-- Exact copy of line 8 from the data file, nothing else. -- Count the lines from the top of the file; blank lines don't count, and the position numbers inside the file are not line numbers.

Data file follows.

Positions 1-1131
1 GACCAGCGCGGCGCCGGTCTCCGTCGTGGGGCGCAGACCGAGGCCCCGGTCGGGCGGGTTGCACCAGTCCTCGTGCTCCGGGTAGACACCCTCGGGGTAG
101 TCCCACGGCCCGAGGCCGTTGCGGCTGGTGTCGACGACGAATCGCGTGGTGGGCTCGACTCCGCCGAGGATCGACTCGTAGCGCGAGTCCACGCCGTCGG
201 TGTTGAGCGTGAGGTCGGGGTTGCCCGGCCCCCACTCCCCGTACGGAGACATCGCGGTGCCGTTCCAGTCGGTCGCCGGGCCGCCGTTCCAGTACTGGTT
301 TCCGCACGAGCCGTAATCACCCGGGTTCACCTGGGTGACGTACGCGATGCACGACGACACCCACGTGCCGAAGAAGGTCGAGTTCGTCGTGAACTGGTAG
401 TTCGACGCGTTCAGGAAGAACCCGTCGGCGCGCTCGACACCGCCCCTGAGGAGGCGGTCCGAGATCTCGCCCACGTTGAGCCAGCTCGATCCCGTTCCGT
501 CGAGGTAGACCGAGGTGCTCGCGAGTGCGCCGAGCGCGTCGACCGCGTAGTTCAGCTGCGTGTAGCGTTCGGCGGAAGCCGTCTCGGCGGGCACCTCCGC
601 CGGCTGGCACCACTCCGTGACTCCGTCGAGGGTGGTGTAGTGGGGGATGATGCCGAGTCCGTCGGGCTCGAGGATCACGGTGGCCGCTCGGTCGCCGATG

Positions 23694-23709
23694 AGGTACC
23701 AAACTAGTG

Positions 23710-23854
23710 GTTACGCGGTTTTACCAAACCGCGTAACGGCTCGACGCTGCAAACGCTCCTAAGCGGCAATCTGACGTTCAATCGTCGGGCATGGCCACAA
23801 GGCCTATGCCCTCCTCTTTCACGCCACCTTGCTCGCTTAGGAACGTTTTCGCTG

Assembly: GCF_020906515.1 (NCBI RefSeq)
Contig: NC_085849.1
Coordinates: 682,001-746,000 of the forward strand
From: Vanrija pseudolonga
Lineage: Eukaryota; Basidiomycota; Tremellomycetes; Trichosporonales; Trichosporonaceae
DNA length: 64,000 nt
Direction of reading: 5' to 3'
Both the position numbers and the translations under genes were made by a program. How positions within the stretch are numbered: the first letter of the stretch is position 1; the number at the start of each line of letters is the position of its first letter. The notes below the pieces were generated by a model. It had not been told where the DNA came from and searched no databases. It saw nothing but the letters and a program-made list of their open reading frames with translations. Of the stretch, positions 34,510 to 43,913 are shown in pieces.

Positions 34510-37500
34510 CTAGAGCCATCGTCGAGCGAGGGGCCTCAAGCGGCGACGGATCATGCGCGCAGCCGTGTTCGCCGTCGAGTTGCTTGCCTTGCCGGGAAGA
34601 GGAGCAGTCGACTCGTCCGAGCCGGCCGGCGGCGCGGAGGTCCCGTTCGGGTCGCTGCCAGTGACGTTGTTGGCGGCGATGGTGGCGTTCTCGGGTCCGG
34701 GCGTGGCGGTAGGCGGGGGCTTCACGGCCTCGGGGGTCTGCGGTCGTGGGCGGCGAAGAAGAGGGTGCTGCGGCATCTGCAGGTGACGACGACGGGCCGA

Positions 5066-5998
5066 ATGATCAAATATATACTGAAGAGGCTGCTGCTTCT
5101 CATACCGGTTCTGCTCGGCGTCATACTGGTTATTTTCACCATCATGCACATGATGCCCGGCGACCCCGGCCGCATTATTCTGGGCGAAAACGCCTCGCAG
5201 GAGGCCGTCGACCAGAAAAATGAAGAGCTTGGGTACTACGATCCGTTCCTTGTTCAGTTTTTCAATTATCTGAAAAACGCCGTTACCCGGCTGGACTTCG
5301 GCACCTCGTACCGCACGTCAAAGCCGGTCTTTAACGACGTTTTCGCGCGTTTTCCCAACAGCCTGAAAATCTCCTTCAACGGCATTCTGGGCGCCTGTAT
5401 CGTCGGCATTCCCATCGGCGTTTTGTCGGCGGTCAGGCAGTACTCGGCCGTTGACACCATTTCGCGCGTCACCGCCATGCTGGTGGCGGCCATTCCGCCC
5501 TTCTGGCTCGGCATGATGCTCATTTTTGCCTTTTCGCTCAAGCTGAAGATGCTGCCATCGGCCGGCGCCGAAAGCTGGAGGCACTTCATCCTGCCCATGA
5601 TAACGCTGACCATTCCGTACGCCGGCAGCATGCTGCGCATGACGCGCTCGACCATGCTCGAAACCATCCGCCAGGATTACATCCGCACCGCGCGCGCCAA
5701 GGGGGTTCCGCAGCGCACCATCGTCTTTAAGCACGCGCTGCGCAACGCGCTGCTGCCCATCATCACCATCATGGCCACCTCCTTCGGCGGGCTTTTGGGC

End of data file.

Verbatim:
601 CGGCTGGCACCACTCCGTGACTCCGTCGAGGGTGGTGTAGTGGGGGATGATGCCGAGTCCGTCGGGCTCGAGGATCACGGTGGCCGCTCGGTCGCCGATG